The Delhi High Court in a landmark judgment (Harsh Mander v. Union of India and Karnika Sawney v. Union of India) has held the Bombay Prevention of Begging Act, 1959, unconstitutional on grounds that it violates the Article 14 (equality before the law) and Article 21 (right to life and personal liberty) rights of persons who have no other means of sustenance but to seek alms for sustenance. The act of begging in Delhi was made a criminal offence after the Bombay Prevention of Begging Act, 1959, was extended to Delhi by a central government amendment in 1960. The Act prescribes a penalty of three years of detention in a beggar home for first time ‘offenders’ who are convicted for begging and the person can be ordered to be detained for 10 years for a subsequent offence.
Criminalizing begging violates the fundamental rights of the most vulnerable people in our society, and ignores the reality that the poorest of the poor are forced to beg not as a choice but as the last resort owing to various socio-economic conditions. A welfare state has the mandate to provide social security for everyone, to ensure that all citizens have basic facilities to live a decent life, and the presence of beggars is evidence that the state has not managed to provide for a decent life to all its citizens. The Court recognized that begging should not be a crime if it is done because of poverty and helplessness, and that “If we want to eradicate begging, artificial means to make beggars invisible will not suffice.” The judgment has rightly observed that the state cannot fail to do its duty in providing for a dignified life to its citizens and then add insult to injury by arresting, detaining and incarcerating poor persons as “offenders”.
The Court acknowledged that the application the Act has been arbitrary, leading to the detention of poor persons who may not be engaged in begging, but could be daily wage workers, sex workers, homeless persons and people who have ‘fallen through the socially created net’. Beggary laws which provide the police with the authority to arrest without a warrant have a disproportionate impact on transgender persons, who often rely on begging and other traditional means of seeking alms for survival. The Act categorically defines and criminalizes various other forms of begging including “receiving alms in a public place, whether or not under any presence such as singing, dancing, fortune- telling, performing or offering any article for sale.” The majority of hijras in India depend on traditional forms of seeking alms at weddings and childbirth or on the streets through a practice known as mangti and toli-badhai. Criminalized under the anti-beggary provisions and laws governing public nuisance and obscenity, transgender persons are subjected to harassment, arbitrary arrest, illegal detention and custodial torture, violating their most fundamental rights. The police often arbitrarily arrest transgender persons under the pretext of such laws, which are vague enough to allow for misuse and disproportionate violence against the most marginalized communities.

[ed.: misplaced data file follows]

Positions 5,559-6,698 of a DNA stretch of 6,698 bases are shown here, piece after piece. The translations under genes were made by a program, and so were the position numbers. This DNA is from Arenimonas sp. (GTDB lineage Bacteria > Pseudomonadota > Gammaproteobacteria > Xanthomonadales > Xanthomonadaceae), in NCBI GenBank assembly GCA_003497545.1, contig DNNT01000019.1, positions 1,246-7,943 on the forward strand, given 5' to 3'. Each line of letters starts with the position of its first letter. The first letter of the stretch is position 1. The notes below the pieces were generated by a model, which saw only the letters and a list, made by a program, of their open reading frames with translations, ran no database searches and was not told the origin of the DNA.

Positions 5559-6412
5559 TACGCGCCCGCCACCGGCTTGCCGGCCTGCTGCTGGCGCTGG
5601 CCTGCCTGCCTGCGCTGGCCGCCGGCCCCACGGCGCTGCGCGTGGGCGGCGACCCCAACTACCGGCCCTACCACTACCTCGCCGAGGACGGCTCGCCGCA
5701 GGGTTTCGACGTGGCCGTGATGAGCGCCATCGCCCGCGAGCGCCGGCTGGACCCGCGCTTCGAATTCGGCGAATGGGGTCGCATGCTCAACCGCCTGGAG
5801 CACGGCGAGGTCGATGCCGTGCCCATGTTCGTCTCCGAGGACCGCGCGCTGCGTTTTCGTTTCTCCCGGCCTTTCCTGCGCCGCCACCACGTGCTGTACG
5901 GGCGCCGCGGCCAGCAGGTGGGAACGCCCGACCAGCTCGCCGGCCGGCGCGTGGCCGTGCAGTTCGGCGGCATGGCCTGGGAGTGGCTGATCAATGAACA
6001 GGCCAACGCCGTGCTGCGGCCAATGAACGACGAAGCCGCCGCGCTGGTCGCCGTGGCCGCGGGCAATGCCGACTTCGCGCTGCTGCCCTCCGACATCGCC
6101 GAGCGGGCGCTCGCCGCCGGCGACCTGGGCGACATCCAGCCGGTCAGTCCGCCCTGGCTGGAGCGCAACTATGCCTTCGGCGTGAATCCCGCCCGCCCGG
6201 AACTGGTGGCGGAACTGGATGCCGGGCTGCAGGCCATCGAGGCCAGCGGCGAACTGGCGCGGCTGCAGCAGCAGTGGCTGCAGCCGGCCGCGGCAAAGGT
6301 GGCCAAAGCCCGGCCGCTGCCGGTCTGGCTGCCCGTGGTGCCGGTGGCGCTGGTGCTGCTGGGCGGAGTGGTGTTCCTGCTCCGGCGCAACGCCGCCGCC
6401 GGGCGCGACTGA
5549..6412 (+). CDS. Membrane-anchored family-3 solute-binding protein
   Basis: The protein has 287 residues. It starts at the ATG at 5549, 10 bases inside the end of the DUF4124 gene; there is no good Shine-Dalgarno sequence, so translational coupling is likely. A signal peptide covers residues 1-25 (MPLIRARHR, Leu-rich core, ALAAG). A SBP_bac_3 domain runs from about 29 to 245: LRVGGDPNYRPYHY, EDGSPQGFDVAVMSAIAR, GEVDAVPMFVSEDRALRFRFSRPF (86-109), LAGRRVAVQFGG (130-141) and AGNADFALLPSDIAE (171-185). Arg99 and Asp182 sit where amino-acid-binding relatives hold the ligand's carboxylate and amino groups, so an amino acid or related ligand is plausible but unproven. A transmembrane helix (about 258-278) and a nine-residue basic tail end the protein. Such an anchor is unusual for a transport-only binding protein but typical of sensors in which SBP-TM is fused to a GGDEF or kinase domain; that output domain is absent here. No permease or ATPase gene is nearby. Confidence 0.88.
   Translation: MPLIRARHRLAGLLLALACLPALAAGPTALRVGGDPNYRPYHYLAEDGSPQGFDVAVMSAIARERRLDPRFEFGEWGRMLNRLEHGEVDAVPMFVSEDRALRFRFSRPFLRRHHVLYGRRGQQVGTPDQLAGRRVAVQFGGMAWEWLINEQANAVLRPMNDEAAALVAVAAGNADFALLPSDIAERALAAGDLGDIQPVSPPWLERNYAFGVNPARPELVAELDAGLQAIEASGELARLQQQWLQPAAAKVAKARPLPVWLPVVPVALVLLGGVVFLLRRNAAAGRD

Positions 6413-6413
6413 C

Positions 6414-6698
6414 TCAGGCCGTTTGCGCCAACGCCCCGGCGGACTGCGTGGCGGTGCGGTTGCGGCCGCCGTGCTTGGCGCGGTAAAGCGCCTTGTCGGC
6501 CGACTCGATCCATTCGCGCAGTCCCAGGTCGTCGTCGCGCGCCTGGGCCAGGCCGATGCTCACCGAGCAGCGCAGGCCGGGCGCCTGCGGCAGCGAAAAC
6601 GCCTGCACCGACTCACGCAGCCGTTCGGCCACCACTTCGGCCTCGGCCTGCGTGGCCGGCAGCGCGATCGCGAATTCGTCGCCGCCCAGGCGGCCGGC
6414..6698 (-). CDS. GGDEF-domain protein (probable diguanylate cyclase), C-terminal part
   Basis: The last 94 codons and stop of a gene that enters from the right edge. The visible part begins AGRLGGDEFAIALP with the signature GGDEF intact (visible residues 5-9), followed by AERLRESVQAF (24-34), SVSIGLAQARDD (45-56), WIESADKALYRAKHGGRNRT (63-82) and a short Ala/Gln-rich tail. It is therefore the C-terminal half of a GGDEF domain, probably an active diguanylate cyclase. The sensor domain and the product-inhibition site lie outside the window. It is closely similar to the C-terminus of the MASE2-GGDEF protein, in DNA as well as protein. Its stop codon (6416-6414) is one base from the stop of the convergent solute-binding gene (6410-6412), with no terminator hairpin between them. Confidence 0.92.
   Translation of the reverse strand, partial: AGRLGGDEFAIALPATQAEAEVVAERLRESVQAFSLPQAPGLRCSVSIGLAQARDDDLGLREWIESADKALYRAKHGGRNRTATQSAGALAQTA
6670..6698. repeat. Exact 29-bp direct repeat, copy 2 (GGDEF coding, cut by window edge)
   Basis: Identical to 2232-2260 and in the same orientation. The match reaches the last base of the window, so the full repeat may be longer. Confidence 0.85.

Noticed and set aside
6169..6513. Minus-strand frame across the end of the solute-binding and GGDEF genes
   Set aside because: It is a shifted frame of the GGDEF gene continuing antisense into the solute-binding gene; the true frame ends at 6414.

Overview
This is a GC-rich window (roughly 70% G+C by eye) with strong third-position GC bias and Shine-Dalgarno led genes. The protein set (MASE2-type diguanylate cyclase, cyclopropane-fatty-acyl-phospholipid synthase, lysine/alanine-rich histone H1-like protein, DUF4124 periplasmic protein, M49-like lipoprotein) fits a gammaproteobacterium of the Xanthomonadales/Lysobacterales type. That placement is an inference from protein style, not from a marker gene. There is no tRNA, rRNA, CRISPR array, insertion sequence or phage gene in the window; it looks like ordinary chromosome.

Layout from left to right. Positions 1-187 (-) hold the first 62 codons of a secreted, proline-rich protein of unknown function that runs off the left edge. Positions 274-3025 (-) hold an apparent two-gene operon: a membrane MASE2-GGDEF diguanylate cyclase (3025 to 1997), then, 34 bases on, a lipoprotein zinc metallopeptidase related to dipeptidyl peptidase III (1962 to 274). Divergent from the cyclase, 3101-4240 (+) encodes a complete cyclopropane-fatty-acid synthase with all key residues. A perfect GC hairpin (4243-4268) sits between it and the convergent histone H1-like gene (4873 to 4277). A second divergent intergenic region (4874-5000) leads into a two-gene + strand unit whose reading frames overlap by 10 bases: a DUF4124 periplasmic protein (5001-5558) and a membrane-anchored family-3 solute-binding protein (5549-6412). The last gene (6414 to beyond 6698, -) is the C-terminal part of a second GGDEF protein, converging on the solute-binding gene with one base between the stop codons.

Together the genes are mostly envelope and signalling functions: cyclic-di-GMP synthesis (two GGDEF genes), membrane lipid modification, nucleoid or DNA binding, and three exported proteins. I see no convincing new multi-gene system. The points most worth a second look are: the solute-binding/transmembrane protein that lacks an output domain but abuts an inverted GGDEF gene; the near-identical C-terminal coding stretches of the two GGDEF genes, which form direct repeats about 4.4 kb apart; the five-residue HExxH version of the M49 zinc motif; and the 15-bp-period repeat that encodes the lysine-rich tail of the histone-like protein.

The stigma around transgender identities and ‘vagrancy’ has existed since the Colonial era, when the British introduced discriminatory laws such as the Criminal Tribes Act, 1871 (CTA) which provided powers to the police to arrest without warrant nomadic tribes and transgender persons who were found dancing, playing music or taking part in any public exhibition, in a public street. The colonial moral panics around ‘vagrants’ are carried on in post-colonial India through laws that govern beggary, pubic nuisance and public obscenity. A variant of the draconian CTA, the ‘Telangana Eunuchs Act, 1919’, continues to be on the statute books and adds to the existing stigma around transgender persons who engage in begging or sex work. As recently as 2011, the Karnataka Police Act was amended to include a section 36A, titled “Power to regulate eunuchs,” which provides unfettered power to the police commissioner to exert force on transgender population and subject them to arbitrary arrest, detention, extortion or abuse. In 2014, in a major crackdown on transgender persons, the Bangalore police arrested, without warrant, more than 200 transgender persons under various charges such as begging and public nuisance and detained them in a beggars’ colony.
In order to address the historical oppression and stigma around transgender persons and to grant them equal citizenship rights, the Supreme Court in its landmark judgment in NALSA vs Union of India, 2014 affirmed the fundamental rights of transgender persons. The Court noted that transgender persons face extreme violence and discrimination at every stage of their lives, are bullied out of school, lack the formal education to access employment, are subjected to sexual abuse and are pushed to the fringes of society where begging is the only way to make ends meet. Laws, such as the Bombay Prevention of Begging Act, 1959, deprive the most marginalized citizens of their fundamental rights and, often in the case of the hijra community, their only livelihood. This landmark judgment should pave the way for other High Courts to follow suit and decriminalize laws that criminalize persons on account of their destitute state. The judgment rightly observes, “A move to criminalize them will make them invisible without addressing the root cause of the problem.”